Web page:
• The use, procurement, or offering of a child for illicit activities, in particular for the production and trafficking of drugs as defined in relevant international treaties.
  • Work which, by its nature or circumstances in which it is carried out, is likely to harm the health, safety, or morals of children; such harmful work is to be determined by national authorities.

In 2010, the international community adopted a roadmap for achieving the elimination of the worst forms of child labour by 2016, which stressed how child labor hinders children’s rights and limits development.  Therefore, this year’s theme will highlight what still needs to be put into place to ensure that this goal is sustainably achieved.

Although the complete eradication of child labor has been made a priority in many countries across the globe, the goals are a long way off from being achieved, and many countries are not looking at short-term solutions and programs. It is essential that those forms of child labor that pose the highest safety and health risks be immediately addressed. The majority of child laborers–roughly three-fourths–are engaged in the worst forms of child labor, including child soldiers, sexual exploitation, and hazardous work in industries such as brick manufacturing.

The use of child labor impacts children’s rights in a multitude of aspects, but the most detrimental effect–at least in the long term–is often seen in a child’s right to education.  In order to meet the UN’s 2nd Millennium Development Goal–which has set to see that all children receive and complete their primary education–by 2015, we must end the use of child labor.  To do this, we must work to see that education is free because many families still struggle to attain funds for it, often facing the need to choose between funds for school or food for the family and are thus faced with the issue of child labor. Education is a major key in the battle in finding a sustainable end to child labor and must be at the forefront of the fight; education is not only a human right for all children but the gateway out of poverty. Education is empowerment, and empowerment is the key to brake the cycle of poverty.  Nonetheless, some 75 million children worldwide do not have the privilege of basic primary education. Other issues of major priority include: gender equality in all levels of education, education and awareness about the issues and facts of child labor, and teacher shortages.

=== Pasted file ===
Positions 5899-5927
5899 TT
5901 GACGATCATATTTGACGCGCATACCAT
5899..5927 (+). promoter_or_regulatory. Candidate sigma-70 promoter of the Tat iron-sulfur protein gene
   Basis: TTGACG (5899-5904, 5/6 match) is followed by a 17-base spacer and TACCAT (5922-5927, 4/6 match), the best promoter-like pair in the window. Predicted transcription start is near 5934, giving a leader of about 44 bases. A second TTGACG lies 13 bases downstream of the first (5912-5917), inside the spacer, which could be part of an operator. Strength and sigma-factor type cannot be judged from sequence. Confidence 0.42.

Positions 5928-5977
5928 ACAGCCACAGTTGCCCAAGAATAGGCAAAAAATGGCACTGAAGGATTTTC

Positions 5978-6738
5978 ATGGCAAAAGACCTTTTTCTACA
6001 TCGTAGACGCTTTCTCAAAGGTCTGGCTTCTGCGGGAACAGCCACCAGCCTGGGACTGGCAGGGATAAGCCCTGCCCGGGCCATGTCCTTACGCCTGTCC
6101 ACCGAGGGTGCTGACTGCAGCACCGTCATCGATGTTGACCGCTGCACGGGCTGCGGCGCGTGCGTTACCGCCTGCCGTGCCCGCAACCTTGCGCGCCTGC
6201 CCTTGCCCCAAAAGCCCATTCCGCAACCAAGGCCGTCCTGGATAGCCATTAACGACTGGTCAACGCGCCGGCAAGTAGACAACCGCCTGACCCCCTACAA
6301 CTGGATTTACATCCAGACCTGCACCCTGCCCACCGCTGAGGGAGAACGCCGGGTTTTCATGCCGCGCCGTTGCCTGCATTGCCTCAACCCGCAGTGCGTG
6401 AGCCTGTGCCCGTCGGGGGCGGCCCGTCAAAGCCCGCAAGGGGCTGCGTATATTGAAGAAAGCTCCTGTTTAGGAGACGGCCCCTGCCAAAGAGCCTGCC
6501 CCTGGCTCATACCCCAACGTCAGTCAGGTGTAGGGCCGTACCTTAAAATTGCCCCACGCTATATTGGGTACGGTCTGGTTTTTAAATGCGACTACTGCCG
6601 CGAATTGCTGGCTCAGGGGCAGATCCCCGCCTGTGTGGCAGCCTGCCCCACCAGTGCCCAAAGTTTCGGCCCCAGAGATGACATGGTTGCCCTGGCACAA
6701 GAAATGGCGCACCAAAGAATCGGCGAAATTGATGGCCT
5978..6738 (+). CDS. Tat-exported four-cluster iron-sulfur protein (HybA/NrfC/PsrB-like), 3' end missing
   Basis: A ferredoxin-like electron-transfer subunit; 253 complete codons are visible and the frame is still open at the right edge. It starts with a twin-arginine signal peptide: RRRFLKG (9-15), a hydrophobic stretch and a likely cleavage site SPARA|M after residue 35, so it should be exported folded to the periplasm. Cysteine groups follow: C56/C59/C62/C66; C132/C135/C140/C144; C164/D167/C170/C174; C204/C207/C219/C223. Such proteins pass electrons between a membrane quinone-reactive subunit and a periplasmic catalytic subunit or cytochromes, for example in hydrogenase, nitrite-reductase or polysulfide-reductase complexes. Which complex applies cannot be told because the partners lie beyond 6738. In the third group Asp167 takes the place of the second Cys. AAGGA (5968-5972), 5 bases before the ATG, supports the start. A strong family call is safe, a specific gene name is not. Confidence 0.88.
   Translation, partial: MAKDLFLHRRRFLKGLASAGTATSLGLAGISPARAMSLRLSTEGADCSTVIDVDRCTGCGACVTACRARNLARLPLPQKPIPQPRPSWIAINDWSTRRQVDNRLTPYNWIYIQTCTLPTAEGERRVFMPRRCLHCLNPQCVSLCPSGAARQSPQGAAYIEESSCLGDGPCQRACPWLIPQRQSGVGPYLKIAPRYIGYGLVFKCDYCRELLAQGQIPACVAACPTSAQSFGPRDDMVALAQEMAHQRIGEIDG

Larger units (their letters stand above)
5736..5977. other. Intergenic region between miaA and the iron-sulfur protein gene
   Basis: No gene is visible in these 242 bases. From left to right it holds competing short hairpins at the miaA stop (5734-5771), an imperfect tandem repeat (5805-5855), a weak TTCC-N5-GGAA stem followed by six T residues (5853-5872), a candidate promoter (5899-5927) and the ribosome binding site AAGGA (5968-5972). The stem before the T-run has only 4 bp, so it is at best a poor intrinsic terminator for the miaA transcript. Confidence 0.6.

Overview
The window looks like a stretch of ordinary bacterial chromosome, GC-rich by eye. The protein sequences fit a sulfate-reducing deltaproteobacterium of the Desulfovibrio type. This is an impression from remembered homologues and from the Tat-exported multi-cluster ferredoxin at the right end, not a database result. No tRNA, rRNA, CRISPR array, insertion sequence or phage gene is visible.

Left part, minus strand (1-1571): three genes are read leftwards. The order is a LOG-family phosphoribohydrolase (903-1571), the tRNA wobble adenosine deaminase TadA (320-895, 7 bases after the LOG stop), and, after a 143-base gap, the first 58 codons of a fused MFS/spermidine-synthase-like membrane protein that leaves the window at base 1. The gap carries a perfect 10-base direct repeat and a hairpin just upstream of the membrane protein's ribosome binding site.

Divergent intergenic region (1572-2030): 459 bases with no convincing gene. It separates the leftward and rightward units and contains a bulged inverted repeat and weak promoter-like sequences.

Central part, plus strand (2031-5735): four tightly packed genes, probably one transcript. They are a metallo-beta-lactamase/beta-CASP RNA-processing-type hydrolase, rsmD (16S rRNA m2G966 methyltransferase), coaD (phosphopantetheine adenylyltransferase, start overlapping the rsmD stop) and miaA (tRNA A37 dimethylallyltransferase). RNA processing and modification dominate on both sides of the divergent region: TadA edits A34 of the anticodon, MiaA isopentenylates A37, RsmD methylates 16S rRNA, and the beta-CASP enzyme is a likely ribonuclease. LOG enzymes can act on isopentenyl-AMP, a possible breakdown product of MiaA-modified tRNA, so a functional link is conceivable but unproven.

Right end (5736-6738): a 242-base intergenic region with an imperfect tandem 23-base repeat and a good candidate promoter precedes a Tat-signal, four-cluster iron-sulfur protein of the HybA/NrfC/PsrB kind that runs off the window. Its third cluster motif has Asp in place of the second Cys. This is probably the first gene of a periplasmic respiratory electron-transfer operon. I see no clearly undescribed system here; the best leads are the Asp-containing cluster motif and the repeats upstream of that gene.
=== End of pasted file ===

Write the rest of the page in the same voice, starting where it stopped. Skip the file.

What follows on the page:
The fight against child labor is a global fight; however, it is a fight that can be won through unified global action, legislation, and the enforcement of such laws, empowerment, education, gender equality, and consumer awareness.



Cassandra Clifford

Cassandra Clifford is the Founder and Executive Director of Bridge to Freedom Foundation, which works to enhance and improve the services and opportunities available to survivors of modern slavery. She holds an M.A., International Relations from Dublin City University in Ireland, as well as a B.A., Marketing and A.S., Fashion Merchandise/Marketing from Johnson & Wales University in Providence, Rhode Island.

Cassandra has previously worked in both the corporate and charity sector for various industries and causes, including; Child Trafficking, Learning Disabilities, Publishing, Marketing, Public Relations and Fashion. Currently Cassandra is conducting independent research on the use of rape as a weapon of war, as well as America’s Pimp Culture and its Impact on Modern Slavery. In addition to her many purists Cassandra is also working to develop a series of children’s books.

Cassandra currently resides in the Washington, D.C. metro area, where she also writes for the Examiner, as the DC Human Rights Examiner, and serves as an active leadership member of DC Stop Modern Slavery.

Areas of Focus:
Children's Rights; Human Rights; Conflict